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The Top 5 KPIs Marketers Need to Measure (And How to Measure and Improve Them)

by Juuso Lyytikkä  |  
August 29, 2017

Imagine you had a crystal ball that could predict the future. The view is murky, but there's enough to make an accurate forecast.

Having a marketing dashboard that measures vital KPIs is a bit like that crystal ball: It gives you enough insight to make better decisions to create a positive future by helping you generate traffic and leads and prove the ROI of your marketing activities.

In this article, I'll outline five key KPIs you must measure regularly. I'll show you how to measure them, followed by tips on how to improve the performance of each.

1. Customer Lifetime Value

Understanding the lifetime value of your customers is key. It informs many areas of your marketing, such as allocated budget and channels to focus on.

Customer lifetime value (CLV) is the projected revenue that your customer will generate for your business during that customer's relationship with you.

Let's say your customers spend anywhere between $54 and $118 when they buy with you, and the average transaction value (ATV) is $86.

Of course, not all customers spend the same. This image from Kissmetrics shows how uneven the distribution can be across different segments of customers, and it's something to bear in mind when attributing CLV to marketing channels:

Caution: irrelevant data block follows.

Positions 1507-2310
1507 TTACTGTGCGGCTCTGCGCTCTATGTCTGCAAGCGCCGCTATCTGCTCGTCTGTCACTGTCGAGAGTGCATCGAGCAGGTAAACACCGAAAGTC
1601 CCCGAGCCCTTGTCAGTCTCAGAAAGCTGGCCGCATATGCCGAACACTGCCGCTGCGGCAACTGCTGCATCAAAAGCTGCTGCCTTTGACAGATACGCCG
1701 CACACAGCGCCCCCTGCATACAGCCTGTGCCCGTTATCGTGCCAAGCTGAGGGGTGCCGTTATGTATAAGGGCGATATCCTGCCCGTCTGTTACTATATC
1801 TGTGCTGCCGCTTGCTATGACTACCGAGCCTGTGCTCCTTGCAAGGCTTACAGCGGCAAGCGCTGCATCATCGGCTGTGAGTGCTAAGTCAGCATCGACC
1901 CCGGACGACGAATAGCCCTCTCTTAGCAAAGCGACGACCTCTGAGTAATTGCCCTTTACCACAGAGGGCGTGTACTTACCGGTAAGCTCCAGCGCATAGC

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Juuso Lyytikkä is the head of growth at, a marketing analytics tool for online marketers that collects data from all advertising platforms and allows marketers to send and visualize that data anywhere.

LinkedIn: Juuso Lyytikkä

Twitter: @juusolyytikka

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  • by Jay Fri Sep 1, 2017 via web

    I think your first slide might be mis-titled. It implies CLV is based on profit but the formula seems to indicate it's based on revenue.

  • by TechMarketer Sat Sep 30, 2017 via web

    I take issue with the statement: "Vanity metrics, such as social shares and pageviews, hold no relevance when measuring return on investment." Marketing departments 'invest' time in awareness activities, so aren't things like page views a kind of gauge (albeit imperfect) of how well those activities are doing? if not, how would you determine which awareness activities are worthwhile?

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